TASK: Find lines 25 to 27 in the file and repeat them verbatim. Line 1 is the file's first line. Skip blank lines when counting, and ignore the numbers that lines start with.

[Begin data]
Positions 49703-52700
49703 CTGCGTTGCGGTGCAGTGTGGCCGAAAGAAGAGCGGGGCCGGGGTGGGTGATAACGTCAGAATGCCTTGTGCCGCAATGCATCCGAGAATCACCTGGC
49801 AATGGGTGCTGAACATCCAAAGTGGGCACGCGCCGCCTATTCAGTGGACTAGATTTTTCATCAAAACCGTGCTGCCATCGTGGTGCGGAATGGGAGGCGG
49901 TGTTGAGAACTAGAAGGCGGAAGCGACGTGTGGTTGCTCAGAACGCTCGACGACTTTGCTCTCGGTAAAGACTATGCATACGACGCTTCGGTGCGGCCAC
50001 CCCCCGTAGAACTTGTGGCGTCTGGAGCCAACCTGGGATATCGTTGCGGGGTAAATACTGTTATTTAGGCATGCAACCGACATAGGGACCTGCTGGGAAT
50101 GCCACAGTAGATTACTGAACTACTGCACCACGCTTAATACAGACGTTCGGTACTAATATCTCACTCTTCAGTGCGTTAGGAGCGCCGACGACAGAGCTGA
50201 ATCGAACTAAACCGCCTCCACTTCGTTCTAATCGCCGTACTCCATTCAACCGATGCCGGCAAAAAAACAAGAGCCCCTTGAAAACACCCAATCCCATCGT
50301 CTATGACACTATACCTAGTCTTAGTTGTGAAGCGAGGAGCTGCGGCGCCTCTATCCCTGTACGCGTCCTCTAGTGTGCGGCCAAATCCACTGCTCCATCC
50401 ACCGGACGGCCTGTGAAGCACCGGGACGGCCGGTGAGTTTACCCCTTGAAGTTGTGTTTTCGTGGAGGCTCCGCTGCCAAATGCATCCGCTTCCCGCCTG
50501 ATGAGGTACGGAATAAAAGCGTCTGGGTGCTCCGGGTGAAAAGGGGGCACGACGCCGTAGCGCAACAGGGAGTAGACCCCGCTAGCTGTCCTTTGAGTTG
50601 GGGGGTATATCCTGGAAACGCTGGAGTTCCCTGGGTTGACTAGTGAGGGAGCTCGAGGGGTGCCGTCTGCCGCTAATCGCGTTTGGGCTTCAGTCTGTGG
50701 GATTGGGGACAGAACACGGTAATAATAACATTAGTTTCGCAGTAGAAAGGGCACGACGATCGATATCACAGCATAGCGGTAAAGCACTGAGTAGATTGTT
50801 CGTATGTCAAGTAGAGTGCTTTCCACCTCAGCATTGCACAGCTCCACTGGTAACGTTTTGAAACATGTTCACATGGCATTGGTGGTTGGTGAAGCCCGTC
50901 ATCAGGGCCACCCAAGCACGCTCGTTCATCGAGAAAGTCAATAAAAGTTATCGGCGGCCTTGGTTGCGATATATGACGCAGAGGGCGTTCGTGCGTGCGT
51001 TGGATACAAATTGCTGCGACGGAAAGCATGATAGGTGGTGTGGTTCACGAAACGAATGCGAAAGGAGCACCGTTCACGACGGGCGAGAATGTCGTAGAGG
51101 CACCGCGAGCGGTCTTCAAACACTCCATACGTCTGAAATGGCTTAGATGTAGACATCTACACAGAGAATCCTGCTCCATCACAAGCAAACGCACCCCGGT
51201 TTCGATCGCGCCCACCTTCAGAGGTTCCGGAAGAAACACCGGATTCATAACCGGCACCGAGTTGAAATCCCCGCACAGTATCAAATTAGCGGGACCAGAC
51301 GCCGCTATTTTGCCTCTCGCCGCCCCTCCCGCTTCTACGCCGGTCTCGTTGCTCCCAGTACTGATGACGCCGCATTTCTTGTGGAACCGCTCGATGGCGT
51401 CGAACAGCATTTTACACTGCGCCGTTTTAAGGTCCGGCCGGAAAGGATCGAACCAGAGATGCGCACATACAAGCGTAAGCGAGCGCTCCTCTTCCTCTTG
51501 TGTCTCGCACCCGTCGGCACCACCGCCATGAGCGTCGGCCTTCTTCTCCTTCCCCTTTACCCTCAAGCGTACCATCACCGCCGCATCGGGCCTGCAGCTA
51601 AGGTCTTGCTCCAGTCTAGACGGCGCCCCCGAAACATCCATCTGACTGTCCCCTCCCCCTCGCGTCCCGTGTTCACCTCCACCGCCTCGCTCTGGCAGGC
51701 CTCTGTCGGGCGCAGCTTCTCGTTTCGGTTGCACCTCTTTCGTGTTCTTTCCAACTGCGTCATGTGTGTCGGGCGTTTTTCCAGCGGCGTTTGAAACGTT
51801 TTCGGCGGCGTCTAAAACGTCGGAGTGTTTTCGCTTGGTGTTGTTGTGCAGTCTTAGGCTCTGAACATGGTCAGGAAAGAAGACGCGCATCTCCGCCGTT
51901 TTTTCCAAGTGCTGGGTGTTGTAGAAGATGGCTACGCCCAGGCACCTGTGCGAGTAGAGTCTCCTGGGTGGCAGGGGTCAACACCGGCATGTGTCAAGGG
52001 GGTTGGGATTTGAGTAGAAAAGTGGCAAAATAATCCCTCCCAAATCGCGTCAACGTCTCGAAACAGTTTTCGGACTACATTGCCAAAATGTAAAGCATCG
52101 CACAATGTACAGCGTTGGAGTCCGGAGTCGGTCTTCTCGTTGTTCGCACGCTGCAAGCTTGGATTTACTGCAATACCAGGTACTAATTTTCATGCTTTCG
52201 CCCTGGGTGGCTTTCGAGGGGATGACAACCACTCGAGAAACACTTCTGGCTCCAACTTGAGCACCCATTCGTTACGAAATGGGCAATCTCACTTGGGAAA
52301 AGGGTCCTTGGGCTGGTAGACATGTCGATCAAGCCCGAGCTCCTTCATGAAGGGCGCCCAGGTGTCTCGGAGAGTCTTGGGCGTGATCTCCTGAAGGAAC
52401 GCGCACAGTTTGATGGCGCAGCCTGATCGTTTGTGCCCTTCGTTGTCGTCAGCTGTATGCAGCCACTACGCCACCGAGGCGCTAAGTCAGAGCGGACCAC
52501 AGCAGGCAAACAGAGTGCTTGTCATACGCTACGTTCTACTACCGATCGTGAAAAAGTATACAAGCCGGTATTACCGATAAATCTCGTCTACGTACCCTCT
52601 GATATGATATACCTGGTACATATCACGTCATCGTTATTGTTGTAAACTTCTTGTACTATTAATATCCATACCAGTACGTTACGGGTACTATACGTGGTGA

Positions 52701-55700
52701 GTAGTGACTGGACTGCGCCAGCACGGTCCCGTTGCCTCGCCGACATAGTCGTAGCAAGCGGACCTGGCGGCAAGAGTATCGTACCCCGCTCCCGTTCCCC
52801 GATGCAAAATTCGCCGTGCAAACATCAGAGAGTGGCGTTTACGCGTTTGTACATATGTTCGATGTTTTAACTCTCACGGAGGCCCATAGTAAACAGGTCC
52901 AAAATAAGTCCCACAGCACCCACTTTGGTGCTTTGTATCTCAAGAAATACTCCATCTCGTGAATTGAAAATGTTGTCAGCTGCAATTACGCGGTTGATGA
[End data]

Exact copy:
52001 GGTTGGGATTTGAGTAGAAAAGTGGCAAAATAATCCCTCCCAAATCGCGTCAACGTCTCGAAACAGTTTTCGGACTACATTGCCAAAATGTAAAGCATCG
52101 CACAATGTACAGCGTTGGAGTCCGGAGTCGGTCTTCTCGTTGTTCGCACGCTGCAAGCTTGGATTTACTGCAATACCAGGTACTAATTTTCATGCTTTCG
52201 CCCTGGGTGGCTTTCGAGGGGATGACAACCACTCGAGAAACACTTCTGGCTCCAACTTGAGCACCCATTCGTTACGAAATGGGCAATCTCACTTGGGAAA